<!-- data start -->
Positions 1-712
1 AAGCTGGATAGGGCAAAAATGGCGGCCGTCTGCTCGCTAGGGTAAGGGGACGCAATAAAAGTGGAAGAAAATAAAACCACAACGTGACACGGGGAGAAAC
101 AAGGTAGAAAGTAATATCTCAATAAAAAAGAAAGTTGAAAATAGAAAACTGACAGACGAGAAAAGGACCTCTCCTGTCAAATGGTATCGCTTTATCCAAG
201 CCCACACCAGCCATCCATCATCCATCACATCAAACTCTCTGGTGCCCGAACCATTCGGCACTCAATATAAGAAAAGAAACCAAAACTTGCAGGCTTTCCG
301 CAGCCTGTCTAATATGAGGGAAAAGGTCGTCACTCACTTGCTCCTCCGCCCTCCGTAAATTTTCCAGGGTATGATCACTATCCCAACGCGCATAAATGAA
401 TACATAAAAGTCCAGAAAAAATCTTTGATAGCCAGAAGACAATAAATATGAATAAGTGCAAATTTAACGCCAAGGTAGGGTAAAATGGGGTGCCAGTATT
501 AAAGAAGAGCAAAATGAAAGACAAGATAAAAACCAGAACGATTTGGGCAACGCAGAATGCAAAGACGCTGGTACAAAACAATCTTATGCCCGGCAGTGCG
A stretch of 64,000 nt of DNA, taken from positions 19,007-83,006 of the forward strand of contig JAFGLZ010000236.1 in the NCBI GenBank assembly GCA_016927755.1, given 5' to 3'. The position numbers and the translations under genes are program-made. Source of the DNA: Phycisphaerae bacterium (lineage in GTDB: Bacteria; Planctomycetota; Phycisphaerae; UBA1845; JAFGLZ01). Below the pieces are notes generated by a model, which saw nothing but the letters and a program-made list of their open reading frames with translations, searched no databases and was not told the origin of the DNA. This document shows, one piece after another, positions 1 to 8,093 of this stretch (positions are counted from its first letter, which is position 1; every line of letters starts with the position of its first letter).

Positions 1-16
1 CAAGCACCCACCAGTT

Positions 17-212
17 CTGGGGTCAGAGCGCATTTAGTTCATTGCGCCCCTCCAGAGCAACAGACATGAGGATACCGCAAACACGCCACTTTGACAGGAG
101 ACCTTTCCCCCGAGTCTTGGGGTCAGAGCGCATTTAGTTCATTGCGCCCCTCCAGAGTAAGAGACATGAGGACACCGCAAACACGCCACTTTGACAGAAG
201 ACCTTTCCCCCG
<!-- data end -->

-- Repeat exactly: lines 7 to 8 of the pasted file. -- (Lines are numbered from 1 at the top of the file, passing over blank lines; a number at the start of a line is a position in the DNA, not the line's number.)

501 AAAGAAGAGCAAAATGAAAGACAAGATAAAAACCAGAACGATTTGGGCAACGCAGAATGCAAAGACGCTGGTACAAAACAATCTTATGCCCGGCAGTGCG
A stretch of 64,000 nt of DNA, taken from positions 19,007-83,006 of the forward strand of contig JAFGLZ010000236.1 in the NCBI GenBank assembly GCA_016927755.1, given 5' to 3'. The position numbers and the translations under genes are program-made. Source of the DNA: Phycisphaerae bacterium (lineage in GTDB: Bacteria; Planctomycetota; Phycisphaerae; UBA1845; JAFGLZ01). Below the pieces are notes generated by a model, which saw nothing but the letters and a program-made list of their open reading frames with translations, searched no databases and was not told the origin of the DNA. This document shows, one piece after another, positions 1 to 8,093 of this stretch (positions are counted from its first letter, which is position 1; every line of letters starts with the position of its first letter).